I shouldn’t complain, given that Buzz in the spring would be a 50-word weekly brief if it weren’t for the NFL draft. But you know matters have gotten a little squirrelly, as we say along Pit Road, when CBSsports.com gives us four mocks for a draft that’s still a month away.
But this doesn’t give CBSsports.com sole possession of first place in the heated race for most mocks. NFL.com also has four, including one from esteemed former colleague Steve Wyche and another from semi-esteemed — I’m kidding; he’s a fine fellow — former Falcon Jamie Dukes. And here’s a video top 10 from Charles Davis.
All this blather would be a tad more intriguing if the draft hadn’t crystallized last Thursday, when Georgia held its pro day in Athens. As Charles Robinson writes on Yahoo! Sports, Matthew Stafford is the clear favorite to go No. 1 overall. And the aforementioned EFC Steve Wyche believes Detroit’s choice is now obvious. (Pat Kirwan of NFL.com disagrees, putting Stafford No. 4 in his mock, with tackle Eugene Monroe of Virginia going first.)
Seeking to sound a note of reason, Don Banks of SI.com notes that almost nobody looks bad on a scripted pro day. (Apparently Alabama’s Andre Smith is the exception that proves the rule.) And Todd McShay of Scouts, Inc. goes so far as to say that Knowshon Moreno, who was believed to have hurt himself with a sluggish 40 time, actually showed well.
The consensus of all these mocks seems to have Moreno going in the middle of the first round. Less consensual is what the Falcons are apt to do with the 24th pick. Click on these links and you’ll find names like Peria Jerry (a defensive tackle) and Brandon Pettigrew (a tight end) and Aaron Maybin (a defensive end) and Clay Matthews (a linebacker) and Robert Ayers (another linebacker) slotted, which means nobody really knows what Thomas Dimitroff is planning. Which makes sense, given that Dimitroff might not yet know himself.
Writing for Pro Football Weekly, Mike Holbrook reports NFL owners might be considering shifting the draft to February. That would make it infinitely harder to fill this space, and it would also mean the first mock drafts would be posted on Memorial Day.
Outfield prospect Jason Heyward? (By the way, I know I’m going to mess up and refer to him as Justin Hayward, who was just the singer in a rock ‘n’ roll band known as the Moody Blues.) Jayson Stark of ESPN.com quotes an unnamed scout as saying he’s Darryl Strawberry with a faster bat. Hey now!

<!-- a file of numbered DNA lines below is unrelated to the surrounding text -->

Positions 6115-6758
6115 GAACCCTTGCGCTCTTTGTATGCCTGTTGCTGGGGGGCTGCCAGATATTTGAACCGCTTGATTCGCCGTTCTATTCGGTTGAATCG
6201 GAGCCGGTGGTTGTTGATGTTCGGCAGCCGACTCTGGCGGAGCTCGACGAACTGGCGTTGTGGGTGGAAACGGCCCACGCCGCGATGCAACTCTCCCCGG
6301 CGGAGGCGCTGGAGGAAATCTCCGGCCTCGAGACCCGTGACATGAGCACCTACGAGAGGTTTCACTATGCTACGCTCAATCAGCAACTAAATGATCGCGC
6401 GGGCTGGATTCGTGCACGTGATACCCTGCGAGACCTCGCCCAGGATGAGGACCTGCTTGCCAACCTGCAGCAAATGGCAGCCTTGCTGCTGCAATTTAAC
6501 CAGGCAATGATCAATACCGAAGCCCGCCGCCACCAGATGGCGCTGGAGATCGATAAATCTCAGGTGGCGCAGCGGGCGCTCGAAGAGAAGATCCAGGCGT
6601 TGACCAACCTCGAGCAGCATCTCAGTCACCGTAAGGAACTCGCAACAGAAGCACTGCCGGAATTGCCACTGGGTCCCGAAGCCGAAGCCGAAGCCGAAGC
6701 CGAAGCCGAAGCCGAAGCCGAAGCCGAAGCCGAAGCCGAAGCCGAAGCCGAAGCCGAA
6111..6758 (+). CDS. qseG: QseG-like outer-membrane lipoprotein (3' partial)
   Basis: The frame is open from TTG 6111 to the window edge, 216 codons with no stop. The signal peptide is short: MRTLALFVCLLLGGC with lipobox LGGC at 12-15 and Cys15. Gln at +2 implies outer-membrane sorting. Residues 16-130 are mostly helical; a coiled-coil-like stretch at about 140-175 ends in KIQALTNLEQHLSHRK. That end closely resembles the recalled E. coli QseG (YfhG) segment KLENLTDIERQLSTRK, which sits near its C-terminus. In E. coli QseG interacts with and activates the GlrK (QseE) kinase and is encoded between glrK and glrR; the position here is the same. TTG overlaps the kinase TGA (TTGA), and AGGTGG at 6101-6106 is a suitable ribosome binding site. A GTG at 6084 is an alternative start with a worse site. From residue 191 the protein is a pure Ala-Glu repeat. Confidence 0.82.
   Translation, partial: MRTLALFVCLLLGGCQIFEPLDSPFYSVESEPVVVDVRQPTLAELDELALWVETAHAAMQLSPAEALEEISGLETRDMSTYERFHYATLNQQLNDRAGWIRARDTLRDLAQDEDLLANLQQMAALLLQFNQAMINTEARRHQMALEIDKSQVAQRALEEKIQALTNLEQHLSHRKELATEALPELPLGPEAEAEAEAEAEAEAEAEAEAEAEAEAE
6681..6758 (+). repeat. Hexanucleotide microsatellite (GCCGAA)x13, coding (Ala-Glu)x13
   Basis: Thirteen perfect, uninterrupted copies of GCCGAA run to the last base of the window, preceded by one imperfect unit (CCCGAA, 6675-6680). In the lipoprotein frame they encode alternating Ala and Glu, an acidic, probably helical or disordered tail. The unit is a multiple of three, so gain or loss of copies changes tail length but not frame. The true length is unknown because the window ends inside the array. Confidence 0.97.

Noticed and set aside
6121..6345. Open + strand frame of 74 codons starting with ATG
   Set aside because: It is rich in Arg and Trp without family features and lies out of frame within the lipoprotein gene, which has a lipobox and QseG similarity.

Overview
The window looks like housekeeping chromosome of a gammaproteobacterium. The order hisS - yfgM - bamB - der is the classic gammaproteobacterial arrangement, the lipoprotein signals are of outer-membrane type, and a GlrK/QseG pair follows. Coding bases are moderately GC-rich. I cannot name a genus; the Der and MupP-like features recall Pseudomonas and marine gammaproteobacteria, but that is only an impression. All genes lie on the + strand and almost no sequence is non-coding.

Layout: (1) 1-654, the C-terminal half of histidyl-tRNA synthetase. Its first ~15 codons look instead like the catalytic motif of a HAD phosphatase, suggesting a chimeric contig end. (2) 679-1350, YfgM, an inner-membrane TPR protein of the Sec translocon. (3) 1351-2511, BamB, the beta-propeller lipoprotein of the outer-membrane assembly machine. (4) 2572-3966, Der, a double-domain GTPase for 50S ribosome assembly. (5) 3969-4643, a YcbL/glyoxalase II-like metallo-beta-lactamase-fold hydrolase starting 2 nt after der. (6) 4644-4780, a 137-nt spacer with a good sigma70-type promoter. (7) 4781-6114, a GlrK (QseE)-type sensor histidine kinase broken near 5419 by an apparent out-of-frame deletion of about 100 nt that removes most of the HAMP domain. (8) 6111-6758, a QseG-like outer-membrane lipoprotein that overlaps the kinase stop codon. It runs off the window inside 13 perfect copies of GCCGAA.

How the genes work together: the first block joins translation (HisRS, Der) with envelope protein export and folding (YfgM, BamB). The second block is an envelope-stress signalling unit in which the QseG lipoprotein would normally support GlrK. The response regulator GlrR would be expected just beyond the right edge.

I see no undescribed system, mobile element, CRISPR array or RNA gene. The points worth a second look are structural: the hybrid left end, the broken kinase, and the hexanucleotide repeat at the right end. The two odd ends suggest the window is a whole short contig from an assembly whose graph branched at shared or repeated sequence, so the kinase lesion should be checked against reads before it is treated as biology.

And Jon Heyman of SI.com becomes the latest to laud Tommy Hanson, and he includes Heyward on his list of young guys to watch. (He also includes Elvis Andrus, the shortstop who went to Texas in the Mark Teixeira trade.)
In another post, Heyman credits the Braves as being savvy shoppers by signing Tom Glavine and Garret Anderson. Then again, he also praises the Red Sox for signing John Smoltz and the Mariners for landing Ken Griffey Jr. Can’t win ‘em all, I suppose.
The Braves open in Philadelphia on April 5. The Phillies are the reigning champions. The Phillies, writes esteemed former colleague Gerry Fraley for FoxSports.com, are also in trouble. Cole Hamels has an iffy arm and Chase Utley is coming off surgery and J.C. Romero must serve a 50-game suspension. Me, I’d call that an opportunity for the Bravos.
In ESPN The Magazine, Tom Friend profiles Nolan Smith, the Duke point guard whose dad Derek, a native of Hogansville, Ga., died of a heart attack in 1996. Derek Smith, you should know, was one of the nicest guys ever, and he helped Darrell Griffith seize the 1980 national championship for Louisville.
And here’s something you mightn’t remember: Derek Smith made one of the great lost shots in NCAA tournament history. He hit a falling-down follow to put Louisville ahead of Arkansas in the 1981 Midwest Regional second round, whereupon the Hogs called timeout and inbounded to U.S. Reed, who threw in the winner from midcourt. File that alongside Kelly Tripucka’s jumper from the deep corner at the old Omni that gave Notre Dame a one-point lead on BYU — also in 1981 — just before Danny Ainge went one-on-five with the Irish.
Something else you might not know: Derek Smith and fellow Georgian Wiley Brown — he of the truncated thumb — claimed to have invented the High Five during that 1980 championship season. Here’s a YouTube clip recalling those splendid and high-spirited Doctors of Dunk. (Derek Smith is No. 43.)
If Kentucky fires Billy Gillispie, which could well happen any day, one-third of the SEC could be affected. So writes Gentry Estes of the Mobile Press-Register, and his theory works thusly: Kentucky dumps Gillispie and hires Billy Donovan away from Florida, which then turns to Anthony Grant, who’s in the mix for both the Georgia and Alabama jobs.